To develop your 3D model (through a 2D interface) is fun, (once you develop humor regarding your Blender learning curve ;) but it requires some geometry to handle it.

Most of you will know, but to enter thinking in 3D - working with 3 axes, orthogonal and perspective views…, some might appreciate going back to the very very start and recall what allows Blender to calculate a model: That each point in space has a defined numeric location x=, y=, z=.

## Axes, Global Origin and numerical location of a point in space

**First 2D, a plane**:

"What are x and y axis ?" Imagine a class of geometry-learning novices.

All have the same squared sheet of paper in front of them: 10 units wide and 20 units high.

Everyone will set a dot at the same place if the teacher says: "Your Origin is on the left lower corner of your sheet: Count 3 units to the right from the left lower corner, then 7 units up from there, and draw a dot at this point."

Seen fom above, here (Top View if orthogonal/perpendicular): "Left to right" defines one axis. ("x-axis")

"Top to down" the other. ("y-axis")

The Origin is where they cross, the arrows just symbolize the axes, which are infinite.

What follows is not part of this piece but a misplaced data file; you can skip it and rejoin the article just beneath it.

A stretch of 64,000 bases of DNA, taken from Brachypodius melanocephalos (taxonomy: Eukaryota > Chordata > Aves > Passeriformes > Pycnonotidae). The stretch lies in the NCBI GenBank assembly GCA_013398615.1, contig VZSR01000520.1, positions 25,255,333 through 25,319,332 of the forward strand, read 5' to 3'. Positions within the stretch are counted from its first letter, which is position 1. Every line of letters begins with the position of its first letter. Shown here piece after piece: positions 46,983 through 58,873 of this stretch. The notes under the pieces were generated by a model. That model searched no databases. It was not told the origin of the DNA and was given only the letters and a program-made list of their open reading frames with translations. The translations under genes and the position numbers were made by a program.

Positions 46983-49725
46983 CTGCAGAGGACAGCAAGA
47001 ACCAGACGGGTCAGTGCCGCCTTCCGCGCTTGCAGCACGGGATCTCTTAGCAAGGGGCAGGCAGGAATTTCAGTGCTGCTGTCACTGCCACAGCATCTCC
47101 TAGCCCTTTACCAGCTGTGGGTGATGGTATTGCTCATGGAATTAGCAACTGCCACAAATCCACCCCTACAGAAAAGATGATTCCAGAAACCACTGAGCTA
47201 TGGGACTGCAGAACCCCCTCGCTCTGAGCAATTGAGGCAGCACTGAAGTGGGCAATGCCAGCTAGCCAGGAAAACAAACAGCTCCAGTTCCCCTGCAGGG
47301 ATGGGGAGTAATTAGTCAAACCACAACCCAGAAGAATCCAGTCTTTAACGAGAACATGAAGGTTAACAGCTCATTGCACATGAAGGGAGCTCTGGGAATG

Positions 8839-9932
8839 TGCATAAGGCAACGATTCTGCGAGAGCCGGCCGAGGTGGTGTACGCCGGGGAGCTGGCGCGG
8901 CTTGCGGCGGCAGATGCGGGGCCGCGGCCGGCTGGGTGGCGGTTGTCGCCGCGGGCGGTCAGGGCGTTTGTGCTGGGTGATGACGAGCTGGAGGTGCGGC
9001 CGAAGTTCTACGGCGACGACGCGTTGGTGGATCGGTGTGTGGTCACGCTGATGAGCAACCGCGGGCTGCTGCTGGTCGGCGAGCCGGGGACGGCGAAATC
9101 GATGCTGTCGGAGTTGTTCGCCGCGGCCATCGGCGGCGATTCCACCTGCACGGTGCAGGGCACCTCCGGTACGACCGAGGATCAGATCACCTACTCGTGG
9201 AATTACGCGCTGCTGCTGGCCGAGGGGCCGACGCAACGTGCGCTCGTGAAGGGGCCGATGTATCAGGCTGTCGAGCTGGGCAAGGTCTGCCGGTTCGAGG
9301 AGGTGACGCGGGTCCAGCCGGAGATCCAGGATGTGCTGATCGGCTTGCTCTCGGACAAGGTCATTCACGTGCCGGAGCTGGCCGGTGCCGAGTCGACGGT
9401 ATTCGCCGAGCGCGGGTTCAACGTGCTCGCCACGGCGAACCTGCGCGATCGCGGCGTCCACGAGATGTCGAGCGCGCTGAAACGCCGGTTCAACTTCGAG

x and y axis, orthogonal to each other and the origin where they cross, help to define "length" and "width" of a point on a plane.

Units help to define the exact place of a point on a plane.

(Here: x=3, y=7)

**In 3D space**:

…there is a third axis to this "coordination system", ( "z-axis") that defines the height "above the sheet", and the axses reach beyond the origin into infinite.

The "Global Origin" (defined Numerical Scene Center, where all axes cross) and the 3 axes simply help to calculate, or define an exact numerical location for each element of your work. The initial Blender file is called scene, because you can animate your models, and add subsequent scenes, but that comes later.

The file defining main coordinate system is called "global". A point at this file center/origin location has the coordinates x=0, y=0 and z=0.

The coordinate system and "a point leveraged above the sheet", along the z-axis, looks like this image to the right. (To get comfortable with Blender, displayed on the Blender Interface)

When you open Blender, the default scene displays a cube with its center at the "Global Origin", the very center of your complete scene or model.

The three axes crossing at Global Origin chuck the virtual space/world you are working in.

All objects you add to a scene have their own local origins, (originally the median point of an added object) but first step is to see that these local origins can be located from the "Global Origin", and what the global origin is.

## User Ortho and Perspective View

Once familiar with the 3 axises, we talk about**Blenders' view perspectives**.

Above you see two display versions.

**"User Ortho"**displays parallels as parallel, which is "more true" to the geometry of your model than:

**"User Perspective"**, which displays, more familiar to our eyes, parallels meeting at vanishing points, (if you would extend them into infinite.)